So, ask yourself about your competitor – what is bringing their customers to them and not to you? Who are your customers and what are the difference between yours and theirs? How much are the customers spending with you and your competitor?

Understand the differences clearly and you will be on your way to understanding consumer behaviour and how to win more custom.


‘Get’ your customer

Any good business, whether they are retail, a service provider, for customers or other businesses, who have done their homework on their target market will understand each customer inside out – how they feel, what their goals in life are, their values, what’s important to them, who they want to be, what they dream about, what they worry about, read and talk about to their friends. You must know as much as possible about their emotional pains and struggles and provide a solution for them.



Take for instance, Nike.

On the surface, they are just another big name in sportswear. You might argue that their target audience are people who like to keep fit, play sports and enjoy being healthy. Yet if this is all the customer research Nike ever did, they wouldn’t not be the multi-billion-pound retail outlet there are today.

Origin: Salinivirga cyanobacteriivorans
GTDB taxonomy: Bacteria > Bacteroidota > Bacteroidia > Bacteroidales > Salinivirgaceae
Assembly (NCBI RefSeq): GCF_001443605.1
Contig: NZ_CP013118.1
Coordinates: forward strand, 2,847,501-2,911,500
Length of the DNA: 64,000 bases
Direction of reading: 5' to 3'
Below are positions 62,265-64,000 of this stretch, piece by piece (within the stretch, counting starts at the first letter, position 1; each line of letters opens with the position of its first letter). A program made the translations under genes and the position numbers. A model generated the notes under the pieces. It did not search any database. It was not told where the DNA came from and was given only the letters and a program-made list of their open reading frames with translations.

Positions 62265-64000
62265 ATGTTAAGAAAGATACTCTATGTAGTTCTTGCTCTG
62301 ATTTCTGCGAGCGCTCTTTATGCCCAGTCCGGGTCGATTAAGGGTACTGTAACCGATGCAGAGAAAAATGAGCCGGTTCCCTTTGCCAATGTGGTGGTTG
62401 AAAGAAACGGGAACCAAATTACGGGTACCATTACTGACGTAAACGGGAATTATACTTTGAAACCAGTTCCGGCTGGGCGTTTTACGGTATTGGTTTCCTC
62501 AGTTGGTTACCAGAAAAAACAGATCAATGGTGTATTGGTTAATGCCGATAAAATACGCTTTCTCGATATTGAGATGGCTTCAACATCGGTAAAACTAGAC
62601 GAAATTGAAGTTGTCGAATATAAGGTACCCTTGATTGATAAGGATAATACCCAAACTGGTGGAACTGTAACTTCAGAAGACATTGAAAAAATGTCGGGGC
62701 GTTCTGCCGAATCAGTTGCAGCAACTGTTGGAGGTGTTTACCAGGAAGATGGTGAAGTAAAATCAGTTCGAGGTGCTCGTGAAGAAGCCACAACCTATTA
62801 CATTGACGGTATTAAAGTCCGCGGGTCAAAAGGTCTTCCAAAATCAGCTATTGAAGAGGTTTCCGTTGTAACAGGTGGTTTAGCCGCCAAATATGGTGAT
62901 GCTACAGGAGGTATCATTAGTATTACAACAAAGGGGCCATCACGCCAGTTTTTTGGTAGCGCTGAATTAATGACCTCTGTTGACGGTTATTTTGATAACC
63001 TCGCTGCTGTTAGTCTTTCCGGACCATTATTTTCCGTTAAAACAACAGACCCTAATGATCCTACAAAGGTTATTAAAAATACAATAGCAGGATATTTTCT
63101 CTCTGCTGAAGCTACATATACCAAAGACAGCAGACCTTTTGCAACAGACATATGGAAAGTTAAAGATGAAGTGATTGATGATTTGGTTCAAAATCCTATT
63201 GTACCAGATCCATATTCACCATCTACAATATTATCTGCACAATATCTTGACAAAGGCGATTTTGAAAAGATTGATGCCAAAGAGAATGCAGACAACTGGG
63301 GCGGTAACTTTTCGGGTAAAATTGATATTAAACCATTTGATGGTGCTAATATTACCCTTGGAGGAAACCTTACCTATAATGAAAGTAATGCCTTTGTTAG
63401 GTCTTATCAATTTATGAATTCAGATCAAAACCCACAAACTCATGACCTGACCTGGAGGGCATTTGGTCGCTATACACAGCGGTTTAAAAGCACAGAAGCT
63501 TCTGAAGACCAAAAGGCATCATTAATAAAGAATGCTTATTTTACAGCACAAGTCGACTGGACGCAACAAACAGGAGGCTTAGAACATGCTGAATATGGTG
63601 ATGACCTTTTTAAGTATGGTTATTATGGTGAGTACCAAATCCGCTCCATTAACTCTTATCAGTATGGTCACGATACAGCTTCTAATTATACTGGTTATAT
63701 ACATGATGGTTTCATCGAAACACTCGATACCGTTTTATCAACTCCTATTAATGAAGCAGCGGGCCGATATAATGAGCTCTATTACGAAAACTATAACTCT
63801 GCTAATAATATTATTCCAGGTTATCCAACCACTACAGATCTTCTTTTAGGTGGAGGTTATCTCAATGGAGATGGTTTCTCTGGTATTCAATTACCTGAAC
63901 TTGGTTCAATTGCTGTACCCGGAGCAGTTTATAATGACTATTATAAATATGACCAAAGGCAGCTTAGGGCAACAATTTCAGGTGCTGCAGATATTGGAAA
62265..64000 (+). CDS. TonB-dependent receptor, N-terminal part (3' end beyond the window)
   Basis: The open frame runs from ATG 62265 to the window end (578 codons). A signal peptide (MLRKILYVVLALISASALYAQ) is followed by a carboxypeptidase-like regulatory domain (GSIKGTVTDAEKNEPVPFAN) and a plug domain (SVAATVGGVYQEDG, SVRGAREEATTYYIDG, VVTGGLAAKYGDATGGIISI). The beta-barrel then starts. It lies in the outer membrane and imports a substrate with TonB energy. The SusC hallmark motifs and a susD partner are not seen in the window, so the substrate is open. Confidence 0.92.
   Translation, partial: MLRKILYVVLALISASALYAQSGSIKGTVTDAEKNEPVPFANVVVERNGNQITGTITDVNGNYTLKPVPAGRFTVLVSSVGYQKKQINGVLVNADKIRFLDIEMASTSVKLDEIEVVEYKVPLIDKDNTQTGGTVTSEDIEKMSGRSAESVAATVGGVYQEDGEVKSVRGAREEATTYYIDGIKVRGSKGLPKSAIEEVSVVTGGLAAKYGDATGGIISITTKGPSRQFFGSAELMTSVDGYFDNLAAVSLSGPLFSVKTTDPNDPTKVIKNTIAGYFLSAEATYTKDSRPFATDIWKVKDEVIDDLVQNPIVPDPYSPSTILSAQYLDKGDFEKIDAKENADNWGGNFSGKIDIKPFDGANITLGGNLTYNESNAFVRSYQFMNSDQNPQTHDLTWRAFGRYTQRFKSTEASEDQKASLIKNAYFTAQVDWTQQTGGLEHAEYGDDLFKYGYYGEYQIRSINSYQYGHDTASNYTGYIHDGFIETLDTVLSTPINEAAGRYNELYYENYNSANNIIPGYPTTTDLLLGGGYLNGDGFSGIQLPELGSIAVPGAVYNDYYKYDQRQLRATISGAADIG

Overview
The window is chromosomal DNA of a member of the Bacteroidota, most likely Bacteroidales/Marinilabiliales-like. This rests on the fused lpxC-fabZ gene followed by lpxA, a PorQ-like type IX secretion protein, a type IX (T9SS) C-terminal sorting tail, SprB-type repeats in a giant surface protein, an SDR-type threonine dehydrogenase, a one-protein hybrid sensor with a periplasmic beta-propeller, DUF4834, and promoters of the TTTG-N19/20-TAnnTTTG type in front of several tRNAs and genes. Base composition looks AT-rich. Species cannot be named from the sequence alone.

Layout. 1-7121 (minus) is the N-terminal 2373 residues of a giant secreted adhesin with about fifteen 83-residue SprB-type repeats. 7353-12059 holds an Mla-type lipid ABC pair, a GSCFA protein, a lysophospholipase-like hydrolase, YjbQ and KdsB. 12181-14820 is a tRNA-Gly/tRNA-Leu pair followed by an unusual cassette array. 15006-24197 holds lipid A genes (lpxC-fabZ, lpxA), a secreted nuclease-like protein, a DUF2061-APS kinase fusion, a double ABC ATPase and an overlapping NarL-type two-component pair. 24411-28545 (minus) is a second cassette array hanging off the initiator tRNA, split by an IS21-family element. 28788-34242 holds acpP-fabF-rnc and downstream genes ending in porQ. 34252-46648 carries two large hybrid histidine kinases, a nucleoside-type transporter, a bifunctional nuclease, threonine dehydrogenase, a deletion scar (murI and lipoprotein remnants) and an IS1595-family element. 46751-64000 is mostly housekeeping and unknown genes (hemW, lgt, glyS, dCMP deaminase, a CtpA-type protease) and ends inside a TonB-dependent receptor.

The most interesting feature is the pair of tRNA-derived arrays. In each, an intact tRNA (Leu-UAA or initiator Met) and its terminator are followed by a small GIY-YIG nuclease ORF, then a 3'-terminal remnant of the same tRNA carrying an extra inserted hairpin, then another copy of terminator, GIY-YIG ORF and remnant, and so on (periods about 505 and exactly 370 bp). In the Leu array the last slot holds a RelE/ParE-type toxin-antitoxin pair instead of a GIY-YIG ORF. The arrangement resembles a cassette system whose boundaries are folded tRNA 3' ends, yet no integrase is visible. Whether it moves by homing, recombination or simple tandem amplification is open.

Nike understands that their customers like to feel like world class athletes. They understand that the struggle of their target audience, their pains, what stands in their way from being brilliant at sports and keeping fit, who they admire, who they would like to be like and so on. They ‘get’ the desire, the hunger, if you like, of their target market. They understand the dreams their ideal customer has in being the best version of themselves as they possibly can.


Mirror marketing

What is very clever is that Nike’s brand and understanding of their market is that if you see someone wearing Nike gear, they are likely to be the type of person who we have described above. This is what I call mirror marketing. The customer becomes the marketing advocate reinforcing the brand through being a customer. One literally reflects the other, thus creating a mirror effect in psychological advertising for new custom (new customer thinks ‘I want to be like them…’) whilst making the wearer of the gear feel important and the best version of themselves.